Vials are designed for freeze drying in a shelf lyophilizer which is equipped with a stoppering plate. Vials are filled and then fitted with a split stopper, i.e., a stopper which has a notch that allows gas flow while sitting loosely in the vial opening. After freeze drying, the stoppering plate is lowered and pushes the stoppers into the vial under vacuum. When the vacuum is released, atmospheric pressure secures the stopper and the vacuum within the vial. After removing from the lyophilizer, stoppers are further secured with an aluminum band which is crimped in place. Vials are very convenient and easy to use, but they can leak during long-term storage. For the short-term, they are very good.
Tubes, including ampoules, are the best container for long-term storage of freeze dried bacteria. These are most commonly attached to a manifold that holds multiple tubes. Tubes and ampoules are frozen using a freezer or dry ice bath and then quickly connected to the manifold before they melt. After the samples are dry, the neck of the tube or ampoule is sealed off using a propane or acetylene torch. Tubes and ampoules sealed under vacuum are impervious to moisture (assuming there are no pinhole leaks). The downside is that they require much more labor in comparison to vials.
There are many different configurations of tubes, the most practical which will be described here.
- Virtually any borosilicate glass test tube or tubing can be used for freeze drying. Borosilicate glass is more difficult to seal than soda-lime tubes, but it is more durable. In using tubes, the culture medium is added to a sterile tube which is then loosely plugged with sterile glass wool. The sample is frozen, hooked to the vacuum, and processed. Once dry, a torch is used to seal the tube between the sample and vacuum manifold.
Ampoules are the easiest container to seal with a flame due to their design. As above, the cell suspension is added to a sterile ampoule, usually with a Pasteur pipette or very narrow micropipette tip. The ampoule is then loosely plugged with sterile glass wool. Following processing, the ampoule is sealed using a flame. As the ampoule has a very thin neck, it is much easier to seal. Ampoules can also be purchases pre-scored which makes cracking them open very easy as compared to tubes.
Culturing and Preparing Bacteria
Using good aseptic culturing technique, grow cells in liquid culture or on agar plates until solid cultures are dense or liquid cultures are in early stationary phase. In practice, this would be equivalent of shaking a bacterial culture overnight or letting cells grow on a plate for 1-2 days. For agar cultures, growing cells on slants (glass tubes) may be more practical as it omits the centrifugation step below. However, liquid cultures normally yield a greater number of viable cells.
For liquid cultures, the cells are centrifuged, the culture broth is removed, and the pellet is suspended in an equal volume of lyophilization medium. We recommend Reagent 18 or the Microbial Freeze Drying Buffer, though skim milk and sucrose will work. For agar cultures, flood the plate/tube with 5-10 ml of lyophilization medium. Using a sterile pipette, flush the medium over the colonies to dislodge the cells. Transfer the cell suspension to a sterile tube. We recommend that a cell count is performed which can be compared to cells following freeze drying. A simple dilution to extinction protocol is available here.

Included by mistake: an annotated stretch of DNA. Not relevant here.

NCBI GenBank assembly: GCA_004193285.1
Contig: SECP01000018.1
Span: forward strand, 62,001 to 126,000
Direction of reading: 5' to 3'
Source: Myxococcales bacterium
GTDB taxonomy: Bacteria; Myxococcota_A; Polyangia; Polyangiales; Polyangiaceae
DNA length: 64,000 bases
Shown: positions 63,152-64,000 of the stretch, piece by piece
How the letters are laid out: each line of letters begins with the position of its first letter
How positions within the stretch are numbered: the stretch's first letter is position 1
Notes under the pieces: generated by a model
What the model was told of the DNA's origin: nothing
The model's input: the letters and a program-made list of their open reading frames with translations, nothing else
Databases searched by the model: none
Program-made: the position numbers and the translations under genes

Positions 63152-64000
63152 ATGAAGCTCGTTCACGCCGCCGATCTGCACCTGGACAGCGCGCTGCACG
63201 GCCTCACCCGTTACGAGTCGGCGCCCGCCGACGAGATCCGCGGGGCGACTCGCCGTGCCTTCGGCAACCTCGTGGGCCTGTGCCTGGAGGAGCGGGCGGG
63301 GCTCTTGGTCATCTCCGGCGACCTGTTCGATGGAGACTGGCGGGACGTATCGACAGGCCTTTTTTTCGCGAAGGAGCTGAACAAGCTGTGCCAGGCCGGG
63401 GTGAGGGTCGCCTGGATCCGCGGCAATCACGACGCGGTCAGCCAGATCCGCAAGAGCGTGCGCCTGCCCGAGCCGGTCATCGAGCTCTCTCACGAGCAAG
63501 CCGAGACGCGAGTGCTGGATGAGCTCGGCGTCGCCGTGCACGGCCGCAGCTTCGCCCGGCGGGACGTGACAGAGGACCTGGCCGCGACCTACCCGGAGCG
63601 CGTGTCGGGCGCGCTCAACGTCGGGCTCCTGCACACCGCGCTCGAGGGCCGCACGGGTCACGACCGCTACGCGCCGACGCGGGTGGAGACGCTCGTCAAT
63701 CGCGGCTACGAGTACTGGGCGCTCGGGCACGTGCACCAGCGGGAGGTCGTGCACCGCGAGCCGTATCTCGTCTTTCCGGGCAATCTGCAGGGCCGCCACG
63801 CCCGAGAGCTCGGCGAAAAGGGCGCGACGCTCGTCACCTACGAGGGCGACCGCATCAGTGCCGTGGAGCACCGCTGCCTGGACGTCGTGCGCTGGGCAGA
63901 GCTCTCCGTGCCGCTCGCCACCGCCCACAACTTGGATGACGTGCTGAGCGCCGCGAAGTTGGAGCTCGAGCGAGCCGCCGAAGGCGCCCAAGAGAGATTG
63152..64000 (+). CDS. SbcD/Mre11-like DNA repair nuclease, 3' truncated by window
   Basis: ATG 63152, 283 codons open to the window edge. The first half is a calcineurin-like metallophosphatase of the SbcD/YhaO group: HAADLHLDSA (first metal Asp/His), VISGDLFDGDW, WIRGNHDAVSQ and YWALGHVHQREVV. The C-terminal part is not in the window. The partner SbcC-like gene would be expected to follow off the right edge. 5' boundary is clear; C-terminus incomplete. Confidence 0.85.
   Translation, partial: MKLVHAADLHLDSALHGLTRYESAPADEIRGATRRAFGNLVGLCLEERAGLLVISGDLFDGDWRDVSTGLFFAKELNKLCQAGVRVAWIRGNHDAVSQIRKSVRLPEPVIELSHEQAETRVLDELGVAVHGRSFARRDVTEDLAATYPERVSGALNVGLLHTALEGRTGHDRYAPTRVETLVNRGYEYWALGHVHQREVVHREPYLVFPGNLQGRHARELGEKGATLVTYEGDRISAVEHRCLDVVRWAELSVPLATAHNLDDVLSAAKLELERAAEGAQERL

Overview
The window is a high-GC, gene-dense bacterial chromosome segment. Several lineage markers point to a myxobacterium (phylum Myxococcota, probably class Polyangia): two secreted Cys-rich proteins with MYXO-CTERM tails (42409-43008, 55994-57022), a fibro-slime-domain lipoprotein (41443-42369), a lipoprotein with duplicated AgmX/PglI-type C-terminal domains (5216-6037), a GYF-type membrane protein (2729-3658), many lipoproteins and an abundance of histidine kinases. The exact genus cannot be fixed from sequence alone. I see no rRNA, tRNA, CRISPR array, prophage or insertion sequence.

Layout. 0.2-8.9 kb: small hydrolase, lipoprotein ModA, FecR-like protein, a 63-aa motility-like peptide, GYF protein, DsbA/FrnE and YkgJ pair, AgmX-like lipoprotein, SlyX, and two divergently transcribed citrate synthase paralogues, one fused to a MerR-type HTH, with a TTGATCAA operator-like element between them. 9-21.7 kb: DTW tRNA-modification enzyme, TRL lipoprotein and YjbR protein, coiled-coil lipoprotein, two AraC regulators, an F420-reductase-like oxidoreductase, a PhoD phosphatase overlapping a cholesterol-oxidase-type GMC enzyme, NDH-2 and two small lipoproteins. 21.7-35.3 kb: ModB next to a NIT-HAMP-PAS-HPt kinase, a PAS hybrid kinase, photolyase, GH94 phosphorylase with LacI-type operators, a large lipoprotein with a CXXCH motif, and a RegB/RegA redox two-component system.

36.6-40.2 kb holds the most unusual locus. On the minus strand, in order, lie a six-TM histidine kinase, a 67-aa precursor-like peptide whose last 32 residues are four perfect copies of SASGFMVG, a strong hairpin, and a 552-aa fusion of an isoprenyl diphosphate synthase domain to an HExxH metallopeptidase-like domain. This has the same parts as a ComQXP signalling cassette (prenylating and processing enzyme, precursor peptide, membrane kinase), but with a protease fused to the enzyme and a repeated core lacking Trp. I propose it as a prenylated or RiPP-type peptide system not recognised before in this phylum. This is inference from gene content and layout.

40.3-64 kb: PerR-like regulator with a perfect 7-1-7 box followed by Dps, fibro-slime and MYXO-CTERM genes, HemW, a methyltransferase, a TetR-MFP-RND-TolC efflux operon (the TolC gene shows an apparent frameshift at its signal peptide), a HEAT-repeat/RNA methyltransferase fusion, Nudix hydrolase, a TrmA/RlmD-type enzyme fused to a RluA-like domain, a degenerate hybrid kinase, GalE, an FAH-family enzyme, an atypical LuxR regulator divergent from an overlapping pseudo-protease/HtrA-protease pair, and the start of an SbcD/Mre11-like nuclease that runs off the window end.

Aliquot the cell suspension into sterile vials or tubes. Only 250-500 μl is needed per vial as this represents around 108 bacteria. Place split stoppers on the vials or loosely plug tubes with glass wool. Vials with split stoppers are technically open to the air, thus at risk of contamination. In practice we have not found this to be an issue. If a vial contains upwards of a billion bacteria, one or two contaminating microbes become insignificant when that culture is rehydrated and streaked. If there is fear of contamination, or containment, then glass wool or cotton can be placed under the stopper to prevent contamination.
Freeze Drying Process - Shelf Lyophilizer
Turn on the lyophilizer and start the condenser. If there is an external condenser using a dry ice/ethanol mixture then prepare this as well. The shelf can be set to 4°C.
Center the vials on the shelf. This placement is important so that the stoppering plate can evenly press on the stoppers following freeze drying.
Using either manual or programmed controls, freeze the samples down to -40°C. This step should take approximately 30-60 minutes and is very dependent upon the instrument. If the rate of freezing can be controlled, then a drop of 1°C per minute is a practical rate. Once the samples reach temperature, they should be visibly frozen (clear liquid turn opaque and skim milk appears solid).
Allow the sample to sit at -40°C for 1 hr to ensure complete freezing. Vials at the center of a cluster may freeze more slowly than those on the outside.
Turn on the vacuum pump. Within 10-20 minutes, the vacuum should be under 200 millitorr (mtorr). Depending on the instrument, pressure may be reported in mtorr, mbar, Pascal, or "inches Hg" on a vacuum gauge. For reference, 100 mtorr = 0.133 mbar = 13.3 Pascal = 29.9" Hg = 0.000132 atm = 99.99% vacuum.